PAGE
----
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Service companies offerings
On data processing-related matters one has to buy adequate results, not
work, software or hardware.
Customers need solutions
Please read this old Apple ad from the early '80s:
(macmothership.com publishes many Apple
The mention If you're looking for a personal computer which solves
problems instead of creating them is very close to a good'ole idea of
mine: an adequate tool is a friend, not a foe. As
wrote St Jérôme (comment. in Ecclesiastem): pereant qui ante nos nostra
a pox on those who have declared our bright
ideas before us).
This ad conveys a message: the computer is a tool but the customer
searches a solution, not a tool or a service.
Solution means here
a fix to a problem or an enhancement at
the functional (not technical) level, guaranteed by a single
Important matters are important. Do your homework!
Letting an employee design, elaborate, deploy then maintain all solutions
leads to suboptimal results because no one can master all fields (Web,
office automation, specific (vertical) software development..). Dedicating
a bunch of employees to a given family of solutions seems only sound in a
big corporation or if those solutions are of paramount because some part of
the business depends on it. Better cope yourself with any critical process.
Therefore all corporations have to buy adequate solutions, at the very
least for non-critical processes. Let's devise an adequate approach.
The all too common 'hit and run' seller strategy
Right now a vendor sells a:
- thingie, then often runs away
- service, then often gets paid as long as he stays, therefore, in order
to stay around and keep invoicing, he tries hard to find "problems" and
The market needs efficient (therefore coherent) behaviors
There was a classic way (was it in China?) to sell some 'medical service
plan': the physician is paid as long as the customer stays healthy, copes
with a limited amount of patients and has to observe some latency before
replacing a dead one. This is adequate because it does not distort the
behaviors: the customers knows what he buys ("a better health condition!")
and the seller always fights to provide it, by solving problems and
enhancing the global condition, because he has nothing to gain from not
dedicating himself to delivering the most useful results.
This approach implies a common (shared) definition of 'good health',
which is useful because in such a deal everyone needs to understand the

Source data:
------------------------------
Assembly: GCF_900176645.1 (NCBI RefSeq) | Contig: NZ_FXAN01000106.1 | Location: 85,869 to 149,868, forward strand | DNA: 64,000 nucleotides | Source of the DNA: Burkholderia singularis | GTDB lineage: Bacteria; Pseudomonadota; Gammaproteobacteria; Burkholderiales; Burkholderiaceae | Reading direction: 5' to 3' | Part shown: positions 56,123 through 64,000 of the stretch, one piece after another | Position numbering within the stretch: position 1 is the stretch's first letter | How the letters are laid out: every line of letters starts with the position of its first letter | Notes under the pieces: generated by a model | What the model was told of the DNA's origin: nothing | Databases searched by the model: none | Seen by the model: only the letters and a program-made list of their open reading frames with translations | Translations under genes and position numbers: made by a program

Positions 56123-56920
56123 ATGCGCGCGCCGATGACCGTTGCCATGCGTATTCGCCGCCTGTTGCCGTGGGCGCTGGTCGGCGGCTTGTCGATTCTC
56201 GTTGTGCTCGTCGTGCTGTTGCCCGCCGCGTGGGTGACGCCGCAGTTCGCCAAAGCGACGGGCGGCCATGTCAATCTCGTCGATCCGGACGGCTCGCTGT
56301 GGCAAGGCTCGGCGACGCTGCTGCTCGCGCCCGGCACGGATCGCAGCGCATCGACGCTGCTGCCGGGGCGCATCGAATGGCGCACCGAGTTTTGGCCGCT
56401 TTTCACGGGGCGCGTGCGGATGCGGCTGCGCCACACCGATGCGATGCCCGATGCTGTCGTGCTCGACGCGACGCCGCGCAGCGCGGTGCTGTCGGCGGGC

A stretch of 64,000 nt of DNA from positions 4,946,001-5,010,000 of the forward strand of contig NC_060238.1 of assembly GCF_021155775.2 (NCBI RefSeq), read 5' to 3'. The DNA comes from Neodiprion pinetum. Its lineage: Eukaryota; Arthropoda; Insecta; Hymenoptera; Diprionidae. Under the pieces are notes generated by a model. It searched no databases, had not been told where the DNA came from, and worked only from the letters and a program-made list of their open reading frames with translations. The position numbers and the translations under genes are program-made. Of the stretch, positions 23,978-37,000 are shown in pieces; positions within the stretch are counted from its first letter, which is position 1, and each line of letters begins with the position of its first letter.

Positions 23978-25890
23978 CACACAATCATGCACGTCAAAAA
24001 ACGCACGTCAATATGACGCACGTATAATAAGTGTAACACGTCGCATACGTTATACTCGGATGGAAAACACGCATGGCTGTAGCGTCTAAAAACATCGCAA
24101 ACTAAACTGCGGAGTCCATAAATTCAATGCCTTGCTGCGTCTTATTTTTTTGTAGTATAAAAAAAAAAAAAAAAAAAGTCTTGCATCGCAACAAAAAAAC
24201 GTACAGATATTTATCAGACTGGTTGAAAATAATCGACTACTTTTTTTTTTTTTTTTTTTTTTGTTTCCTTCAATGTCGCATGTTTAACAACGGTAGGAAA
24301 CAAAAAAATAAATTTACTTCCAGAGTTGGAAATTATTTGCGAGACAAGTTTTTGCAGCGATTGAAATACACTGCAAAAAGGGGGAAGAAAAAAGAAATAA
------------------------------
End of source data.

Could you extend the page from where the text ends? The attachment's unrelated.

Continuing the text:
context, the constraints and the objectives. This very definition leads to
a protocol able to show, at any moment, if the 'solution' works as
required. The protocol, which is in fact a delivery-test (reception-test),
is derived from the definition and established before the deal. It
expresses the customer needs, with as few technical mumbo-jumbo as
possible, by specifying and testing the resources needed along with the
inputs and outputs.
The IT world may benefit from this approach. It somewhat started when
I don't want to become my supplier's hostage began
to use open source software.
Therefore a solution-approach may be the most adequate in the IT world,
for all concerned. It implies:
- the 'solution' is defined, a set of tests is devised, then at any
time and for all parties
if the tests run OK, then the solution
- there is a neutral (non intrusive) and fast way to test at no cost the
solution, which provides concise results (this part works, this other one
does not) accepted by all parties. All parties can use those tests at
will. Moreover provisions are made in order to quickly extend such a
- all parties thrive in order to maintain the solution up and
- the customer periodically pays, as long as the solution works. After a
malfunction, the service company pays penalties proportional to its
relative importance (each test is associated to a penalty) and
duration. Note: all tests will probably be implemented in 'defensive' mode,
meaning that they will first check all needed resources. This is in line
with the efficient 'test-driven' development.
- the customer is not a hostage
- he can abandon a service company, therefore:
- for each need there are many competing solutions
- all customers demands interoperability, especially open standards
- from time to time the tests are redefined, letting any party adapt or
break the deal
Transition towards this market state
If big customers demand this 'solution' approach, the first service company
to comply will apparently reduce its benefit because it will not be able,
as usual, to transmute its customers into hostages and to create problems
in order to make them pay. This service company will instead keep them, not
against their will but simply because the service/cost ratio will be judged
adequate (with respect to market indicators). Then new customers may be
attracted. The service company will probably have to fight against some
traps (probably massive disinformation) set by its competitors using the
classic model. But I bet this will prove to be an efficient strategy.
"All in all, wealth consists more in use than in possession; for the
actualization of the potentialities of such things and their use is
wealth" -- Aristotle’s On Rhetoric"
Thanks to WJ & Michel Volle